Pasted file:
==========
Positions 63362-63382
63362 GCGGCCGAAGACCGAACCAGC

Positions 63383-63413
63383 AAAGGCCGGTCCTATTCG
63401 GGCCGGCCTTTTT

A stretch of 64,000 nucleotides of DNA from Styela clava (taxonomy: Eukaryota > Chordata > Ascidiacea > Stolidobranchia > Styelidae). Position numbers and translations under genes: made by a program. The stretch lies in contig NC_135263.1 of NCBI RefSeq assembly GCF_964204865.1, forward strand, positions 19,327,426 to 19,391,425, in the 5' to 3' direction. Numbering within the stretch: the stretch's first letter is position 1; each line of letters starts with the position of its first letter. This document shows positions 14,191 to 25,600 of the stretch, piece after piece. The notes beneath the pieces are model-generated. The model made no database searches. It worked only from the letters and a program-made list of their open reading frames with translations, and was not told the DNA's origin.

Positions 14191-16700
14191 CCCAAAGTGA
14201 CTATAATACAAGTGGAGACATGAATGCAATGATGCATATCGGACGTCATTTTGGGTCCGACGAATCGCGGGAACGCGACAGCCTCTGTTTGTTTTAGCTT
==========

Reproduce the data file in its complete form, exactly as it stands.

Positions 63362-63382
63362 GCGGCCGAAGACCGAACCAGC

Positions 63383-63413
63383 AAAGGCCGGTCCTATTCG
63401 GGCCGGCCTTTTT

A stretch of 64,000 nucleotides of DNA from Styela clava (taxonomy: Eukaryota > Chordata > Ascidiacea > Stolidobranchia > Styelidae). Position numbers and translations under genes: made by a program. The stretch lies in contig NC_135263.1 of NCBI RefSeq assembly GCF_964204865.1, forward strand, positions 19,327,426 to 19,391,425, in the 5' to 3' direction. Numbering within the stretch: the stretch's first letter is position 1; each line of letters starts with the position of its first letter. This document shows positions 14,191 to 25,600 of the stretch, piece after piece. The notes beneath the pieces are model-generated. The model made no database searches. It worked only from the letters and a program-made list of their open reading frames with translations, and was not told the DNA's origin.

Positions 14191-16700
14191 CCCAAAGTGA
14201 CTATAATACAAGTGGAGACATGAATGCAATGATGCATATCGGACGTCATTTTGGGTCCGACGAATCGCGGGAACGCGACAGCCTCTGTTTGTTTTAGCTT